Correlation between collagen I and collagen III levels in the right and left atria with PIIINP, PINP, TGF-β1, and PICP levels in the blood of patients with AF
In the left atrium of patients with AF, collagen I levels were correlated with PICP (p = 0.001) and PINP levels (p = 0.003), but not with TGF-β1 levels. The level of collagen III was correlated with PIIINP (p <0.001) and TGF-β1 levels (p = 0.0042). Collagen I levels were correlated with PICP (p = 0.019) and TGF-β1 levels (p <0.05), while there was no correlation of collagen III levels with PIIINP and TGF-β1 levels in the right atrium of patients with AF (Table 4).
Correlation between nuclear NF-AT 3 and NF-AT 4 levels in the right and left atria and PIIINP, PINP, TGF-β1, and PICP levels in the blood of patients with AF
In the left atrium of patients with AF, nuclear NF-AT3 levels were correlated with PICP (p <0.01) and TGF-β1 levels (p <0.01), while nuclear NF-AT4 levels correlated with PICP (p <0.01) and TGF-β1 levels (p <0.05). In the right atrium of patients with AF, nuclear NF-AT3 levels were correlated with PICP (p <0.01) and TGF-β1 levels (p <0.01), while nuclear NF-AT4 levels correlated with PINP (p <0.01) and PICP levels (p <0.05 (Table 5).
Analysis of NF-AT3 and NF-AT4 protein expression in the right atria of patients with different valvular disease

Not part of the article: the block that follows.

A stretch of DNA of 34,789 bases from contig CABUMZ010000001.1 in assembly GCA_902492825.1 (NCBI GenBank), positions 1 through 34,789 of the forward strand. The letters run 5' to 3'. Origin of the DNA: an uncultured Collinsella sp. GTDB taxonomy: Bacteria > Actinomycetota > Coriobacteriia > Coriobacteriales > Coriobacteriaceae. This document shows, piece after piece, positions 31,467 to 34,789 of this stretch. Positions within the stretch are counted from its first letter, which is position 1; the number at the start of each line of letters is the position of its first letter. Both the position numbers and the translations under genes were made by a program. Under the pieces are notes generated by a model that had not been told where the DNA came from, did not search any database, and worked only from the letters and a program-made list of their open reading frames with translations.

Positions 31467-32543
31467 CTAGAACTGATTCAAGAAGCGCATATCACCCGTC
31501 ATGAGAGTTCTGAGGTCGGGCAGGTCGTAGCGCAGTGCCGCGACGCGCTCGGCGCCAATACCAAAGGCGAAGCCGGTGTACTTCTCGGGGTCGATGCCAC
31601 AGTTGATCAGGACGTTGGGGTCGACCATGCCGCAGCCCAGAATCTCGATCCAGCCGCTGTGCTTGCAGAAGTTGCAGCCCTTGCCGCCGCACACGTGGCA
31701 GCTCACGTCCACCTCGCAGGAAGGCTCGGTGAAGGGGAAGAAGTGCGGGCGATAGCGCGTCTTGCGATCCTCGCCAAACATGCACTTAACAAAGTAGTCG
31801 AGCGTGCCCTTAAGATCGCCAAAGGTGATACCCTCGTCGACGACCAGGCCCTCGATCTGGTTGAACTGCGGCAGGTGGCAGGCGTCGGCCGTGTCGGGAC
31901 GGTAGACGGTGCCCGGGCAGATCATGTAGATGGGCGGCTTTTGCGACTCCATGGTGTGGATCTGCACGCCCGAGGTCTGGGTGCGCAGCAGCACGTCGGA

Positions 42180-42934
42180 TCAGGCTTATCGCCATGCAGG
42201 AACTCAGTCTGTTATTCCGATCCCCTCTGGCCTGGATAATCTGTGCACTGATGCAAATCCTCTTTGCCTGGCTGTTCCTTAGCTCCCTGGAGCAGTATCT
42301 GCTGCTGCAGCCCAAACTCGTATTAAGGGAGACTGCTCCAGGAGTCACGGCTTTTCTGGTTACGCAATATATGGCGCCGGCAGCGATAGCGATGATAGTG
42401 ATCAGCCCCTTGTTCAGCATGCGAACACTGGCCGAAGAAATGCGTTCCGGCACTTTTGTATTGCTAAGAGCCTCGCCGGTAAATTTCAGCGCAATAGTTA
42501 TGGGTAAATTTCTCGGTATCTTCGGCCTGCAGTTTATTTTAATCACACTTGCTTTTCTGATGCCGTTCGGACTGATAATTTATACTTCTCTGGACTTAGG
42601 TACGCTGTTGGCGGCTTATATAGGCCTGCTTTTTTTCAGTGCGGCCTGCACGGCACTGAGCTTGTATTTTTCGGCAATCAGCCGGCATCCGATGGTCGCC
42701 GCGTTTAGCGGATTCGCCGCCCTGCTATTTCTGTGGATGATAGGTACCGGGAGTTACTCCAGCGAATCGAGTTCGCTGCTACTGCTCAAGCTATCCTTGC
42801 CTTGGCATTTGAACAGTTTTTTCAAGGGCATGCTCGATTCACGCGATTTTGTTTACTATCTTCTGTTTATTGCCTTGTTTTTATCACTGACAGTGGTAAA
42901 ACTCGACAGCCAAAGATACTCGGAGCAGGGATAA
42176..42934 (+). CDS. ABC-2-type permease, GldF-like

In the right atrium, the total NF-AT3 expression in patients in the AF group was higher than that in patients in the SR group with mitral valve disease (MVD). NF-AT3 expression in patients in the PeAF group was higher than that in patients in the PaAF and SR groups with double-valve disease (DVD) (p <0.05). The total NF-AT3 expression in patients in the AF group was higher than that in those in the SR group with aortic valve disease (AVD) (p <0.05). NF-AT3 expression in patients with MVD and DVD was higher than those with AVD in the PeAF group, while NF-AT3 expression in patients with MVD was higher than in those with DVD or AVD in the PaAF group (p <0.05). NF-AT3 expression in patients with MVD was higher than those with DVD or AVD in the SR group (p <0.05). NF-AT4 expression in patients in the PeAF group was higher than those in the PaAF and SR groups with MVD, while NF-AT4 expression in the PeAF group was higher than those in the PaAF and SR groups with DVD (p <0.05). NF-AT4 expression in patients in the PeAF group was higher than those in the SR group with AVD (p <0.05). NF-AT4 expression in patients with MVD and DVD was higher than those with AVD in the PeAF group, while NF-AT4 expression in patients with MVD was higher than those with AVD in the PaAF group (p <0.05). NF-AT4 expression in patients with MVD and DVD was higher than those with AVD in the SR group (p <0.05; Table 6).
Atrial structural remodeling underlies AF development . AF can cause structural remodeling that can exacerbate or maintain AF , while valvular disease also can induce atrial remodeling. However, the precise mechanisms of atrial remodeling in AF remain unclear. The development of sensitive serum biomarkers reflecting atrial remodeling may provide a simple method to determine the presence of atrial remodeling, allowing initiation of timely therapeutic interventions. In the present study, we determined that total NF-AT3 and NF-AT4 expression was increased in the PeAF group (particularly in the left atrium) and the AF group.